GOP Convention Tempts Partisan Trickery

The Republican National Convention hasn't started yet, but both opponents and supporters are already engaging in treachery and double-dealing worthy of Spy vs. Spy.

Don Hajicek, a 36-year-old graphic artist from Wyoming, was planning to travel 2,000 miles to New York City to join the anti-GOP protests and stay at an apartment belonging to a sympathetic New Yorker.

But then he learned that the person who had offered him accommodation had tricked him, and the shelter he had been promised was a lie.

When planning his trip, Hajicek found an offer of housing on an Internet bulletin board for would-be protesters, CounterConvention.org.

The host — describing himself as "an architect who specializes in low income housing" — was so accommodating that Hajicek became suspicious. "I'm originally from Chicago, so I didn't just fall off the turnip truck," Hajicek told ABCNEWS.com by telephone.

With a few Google searches, he found a posting by someone with the same Web name as his host on FreeRepublic.com, a conservative discussion forum. The posting suggested giving fake offers of accommodation to anti-Republican protesters, and gave the Web address for the bulletin board Hajicek had consulted. "Anyone interested in providing housing for lice-ridden protesters?," it read.

Another member of the forum apparently took up the suggestion, writing a few minutes later: "Offered space in an existing building. Of course, the building in question is a bar, but they won't know that until they get there. Hope I can make this work."

Hajicek said he thought the scam was "kinda sorta funny," but it also left him angry enough to draw attention to it. He turned to DailyKos.com, a progressive political forum, to warn "others out there who are depending on the kindness of strangers." He said the fake offer had ruined his plans to go to New York, but added "it certainly would have been worse if we'd actually gone there expecting a place to stay."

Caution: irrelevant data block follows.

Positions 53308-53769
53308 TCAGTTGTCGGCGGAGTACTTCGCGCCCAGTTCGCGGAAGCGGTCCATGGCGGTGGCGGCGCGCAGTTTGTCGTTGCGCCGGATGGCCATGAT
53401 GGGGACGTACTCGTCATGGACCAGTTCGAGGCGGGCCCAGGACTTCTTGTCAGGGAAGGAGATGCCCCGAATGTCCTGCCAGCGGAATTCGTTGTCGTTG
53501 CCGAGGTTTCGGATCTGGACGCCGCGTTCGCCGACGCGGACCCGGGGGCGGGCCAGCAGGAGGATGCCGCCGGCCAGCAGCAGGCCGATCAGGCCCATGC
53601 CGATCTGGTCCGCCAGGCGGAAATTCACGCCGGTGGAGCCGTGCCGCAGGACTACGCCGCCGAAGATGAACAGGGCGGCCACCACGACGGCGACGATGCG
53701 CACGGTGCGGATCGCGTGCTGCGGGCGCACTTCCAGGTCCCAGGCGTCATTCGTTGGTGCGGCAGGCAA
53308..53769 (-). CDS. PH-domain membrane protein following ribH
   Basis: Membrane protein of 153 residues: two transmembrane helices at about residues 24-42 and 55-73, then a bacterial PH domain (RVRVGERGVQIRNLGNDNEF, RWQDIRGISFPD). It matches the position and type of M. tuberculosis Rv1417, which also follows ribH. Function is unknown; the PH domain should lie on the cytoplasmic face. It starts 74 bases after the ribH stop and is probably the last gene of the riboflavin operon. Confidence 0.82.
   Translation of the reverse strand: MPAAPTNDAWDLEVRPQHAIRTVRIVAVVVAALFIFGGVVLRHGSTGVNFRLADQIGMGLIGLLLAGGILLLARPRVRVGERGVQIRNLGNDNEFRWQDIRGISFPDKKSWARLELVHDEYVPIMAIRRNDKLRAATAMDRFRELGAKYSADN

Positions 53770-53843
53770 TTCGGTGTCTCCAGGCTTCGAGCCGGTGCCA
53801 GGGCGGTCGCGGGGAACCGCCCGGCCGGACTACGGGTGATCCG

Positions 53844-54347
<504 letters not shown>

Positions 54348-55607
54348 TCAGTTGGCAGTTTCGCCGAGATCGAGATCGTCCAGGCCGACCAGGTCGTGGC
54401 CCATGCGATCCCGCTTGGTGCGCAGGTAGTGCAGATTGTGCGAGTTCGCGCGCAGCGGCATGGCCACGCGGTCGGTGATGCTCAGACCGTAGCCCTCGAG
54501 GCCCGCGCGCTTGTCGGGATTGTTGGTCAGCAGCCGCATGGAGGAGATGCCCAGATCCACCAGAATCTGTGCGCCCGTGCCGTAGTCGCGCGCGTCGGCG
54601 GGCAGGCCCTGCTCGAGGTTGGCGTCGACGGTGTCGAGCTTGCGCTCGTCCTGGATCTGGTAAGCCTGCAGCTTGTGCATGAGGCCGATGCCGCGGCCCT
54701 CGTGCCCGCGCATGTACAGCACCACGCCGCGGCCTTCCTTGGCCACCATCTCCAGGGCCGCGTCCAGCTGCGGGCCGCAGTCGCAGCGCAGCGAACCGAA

Both Sides Guilty

Double-dealing isn't limited to one side of the political debate though. For weeks, opponents of the convention have been threatening to stage a "Shadow Protest" — signing up en masse as volunteers and disappearing when they're most needed.

The protest Web site RNCnotwelcome.org contains a "tactics" section with headlines asking "Why not sign up now to volunteer to work for the convention and then miss your shift!" and touting, "Activists infiltrate RNC events".

The Web site contains a caveat: "Listing of tactical resources does not imply an endorsement of said tactics for any or all circumstances. They are here for informational and historical reasons."

But other left-wing sites have posted proud accounts of infiltration. On Indymedia.org, one article headlined "Protesters Get Into Two RNC Events … (So Can You)," was a protester's account of crashing a Republican event.

"After covering the bathroom with our own agit-prop, we cleared the table of their Bush crap and replaced it with our own," the protester wrote.

Republican officials and convention organizers said they were aware of the threats, but are not convinced that they will have much of an impact.

"We are extremely happy with the overwhelming response to our call for volunteers," Ethan Davidson of NYC Host Committee 2004 said.

Ruining Their Image